Updated on September 12 at 11:24 a.m. ET
Since the “relaunch” of the Star Wars franchise—a yearly onslaught of sequels and spinoffs under the umbrella of Disney and the mega-producer Kathleen Kennedy—the hefty price paid to George Lucas for the films has looked eminently worthwhile. Star Wars: The Force Awakens made $2 billion worldwide in 2015. Rogue One took another $1 billion in 2016. Episode VIII, The Last Jedi, should earn somewhere between those two totals this year, and there are many more projects along the way guaranteed to print money. Star Wars remains the strongest brand in Hollywood. The only victims of its sale to Disney, thus far, have been young, up-and-coming directors.
More than two years ago, Kennedy hired Colin Trevorrow, the director of Jurassic World (the fourth-highest grossing film in cinema history), to complete her Star Wars sequel trilogy as the writer and director of the still untitled Episode IX. Given his success wrangling one complicated franchise, his ascendancy to Star Wars seemed logical, and Kennedy praised him as an “incredible talent” and “skilled filmmaker” in announcing the hire. Last week, Trevorrow was fired, a decision characterized by Kennedy as “mutual” but reported as being entirely unilateral. It was announced Tuesday that J. J. Abrams, who helmed The Force Awakens, would be replacing him. Trevorrow is the fourth director Kennedy has reportedly outright dismissed since she took charge of Star Wars, and the most high-profile to date. The move is the clearest confirmation yet of who the real auteurs are in 21st-century Hollywood: the franchise producers.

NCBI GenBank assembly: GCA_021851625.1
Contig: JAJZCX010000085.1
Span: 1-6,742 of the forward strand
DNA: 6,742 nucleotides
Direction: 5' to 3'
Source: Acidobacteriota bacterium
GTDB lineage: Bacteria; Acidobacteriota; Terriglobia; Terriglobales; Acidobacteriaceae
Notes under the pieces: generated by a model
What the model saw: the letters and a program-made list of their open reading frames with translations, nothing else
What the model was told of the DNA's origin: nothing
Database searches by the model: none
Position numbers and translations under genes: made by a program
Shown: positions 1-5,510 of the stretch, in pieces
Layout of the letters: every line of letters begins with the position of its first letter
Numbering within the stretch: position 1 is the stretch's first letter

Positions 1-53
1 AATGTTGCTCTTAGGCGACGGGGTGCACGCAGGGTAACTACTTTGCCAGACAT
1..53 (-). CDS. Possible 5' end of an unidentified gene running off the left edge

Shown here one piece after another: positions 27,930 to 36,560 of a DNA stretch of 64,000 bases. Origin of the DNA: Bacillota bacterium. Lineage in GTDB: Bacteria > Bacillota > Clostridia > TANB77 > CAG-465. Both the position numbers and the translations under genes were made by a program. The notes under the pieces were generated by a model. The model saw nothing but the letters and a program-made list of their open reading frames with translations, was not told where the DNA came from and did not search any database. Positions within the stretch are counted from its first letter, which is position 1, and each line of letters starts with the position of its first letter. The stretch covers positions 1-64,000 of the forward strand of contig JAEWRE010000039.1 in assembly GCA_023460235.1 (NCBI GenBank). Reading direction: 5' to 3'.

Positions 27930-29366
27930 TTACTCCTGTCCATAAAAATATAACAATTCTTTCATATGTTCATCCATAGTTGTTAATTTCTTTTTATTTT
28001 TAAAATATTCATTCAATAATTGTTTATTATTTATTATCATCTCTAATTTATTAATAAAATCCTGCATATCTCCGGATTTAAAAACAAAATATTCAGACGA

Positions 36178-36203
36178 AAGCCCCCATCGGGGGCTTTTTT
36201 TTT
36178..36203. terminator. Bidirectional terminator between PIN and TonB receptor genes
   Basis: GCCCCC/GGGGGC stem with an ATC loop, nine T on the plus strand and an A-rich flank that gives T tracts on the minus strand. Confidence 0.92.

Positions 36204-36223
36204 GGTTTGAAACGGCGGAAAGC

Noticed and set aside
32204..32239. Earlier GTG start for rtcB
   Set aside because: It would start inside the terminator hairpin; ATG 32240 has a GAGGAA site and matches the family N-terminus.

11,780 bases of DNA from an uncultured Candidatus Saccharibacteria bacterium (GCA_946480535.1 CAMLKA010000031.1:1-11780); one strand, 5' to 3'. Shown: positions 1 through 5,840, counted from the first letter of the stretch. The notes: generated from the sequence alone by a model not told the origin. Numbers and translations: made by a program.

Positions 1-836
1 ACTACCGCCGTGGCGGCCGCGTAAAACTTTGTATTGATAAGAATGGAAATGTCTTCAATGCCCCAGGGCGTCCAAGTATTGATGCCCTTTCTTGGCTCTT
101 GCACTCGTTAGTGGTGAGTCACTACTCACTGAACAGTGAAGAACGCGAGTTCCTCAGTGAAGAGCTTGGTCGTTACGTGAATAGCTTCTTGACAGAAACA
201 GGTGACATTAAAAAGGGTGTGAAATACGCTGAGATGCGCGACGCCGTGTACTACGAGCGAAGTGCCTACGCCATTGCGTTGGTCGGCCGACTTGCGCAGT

That’s not to say Kennedy is dictating exact instructions to each of her directors. But like Kevin Feige (the producer overseeing the Marvel films), John Lasseter (in charge of Disney and Pixar animation), Jason Blum (the mogul behind almost every horror film hit of recent years), and Toby Emmerich (the chief content officer at Warner Bros.), the buck stops with Kennedy on every major decision, and she sets the overall tone of the franchise, a multi-billion dollar enterprise of major importance to Disney’s shareholders. Producers have always been crucial in Hollywood. But not since the industry’s “Golden Age” of the ’30s, ’40s, and ’50s have individual executives wielded so much influence.
That’s been apparent on Star Wars from the minute Kennedy took control. Her first hire, Abrams, was an experienced Hollywood producer and director who had already worked on big franchises like Mission: Impossible and Star Trek, who helped deliver a crowd-pleasing movie on a tight schedule after the film’s original script, by Michael Arndt, was hastily revamped. (In a statement announcing Abrams’s return, Kennedy said, “With The Force Awakens, J.J. delivered everything we could have possibly hoped for.”) But aside from Abrams, Kennedy’s initial hires for Star Wars were the same brand of young, up-and-coming directors who had made their name quickly and shown some promise with larger-scale genre work.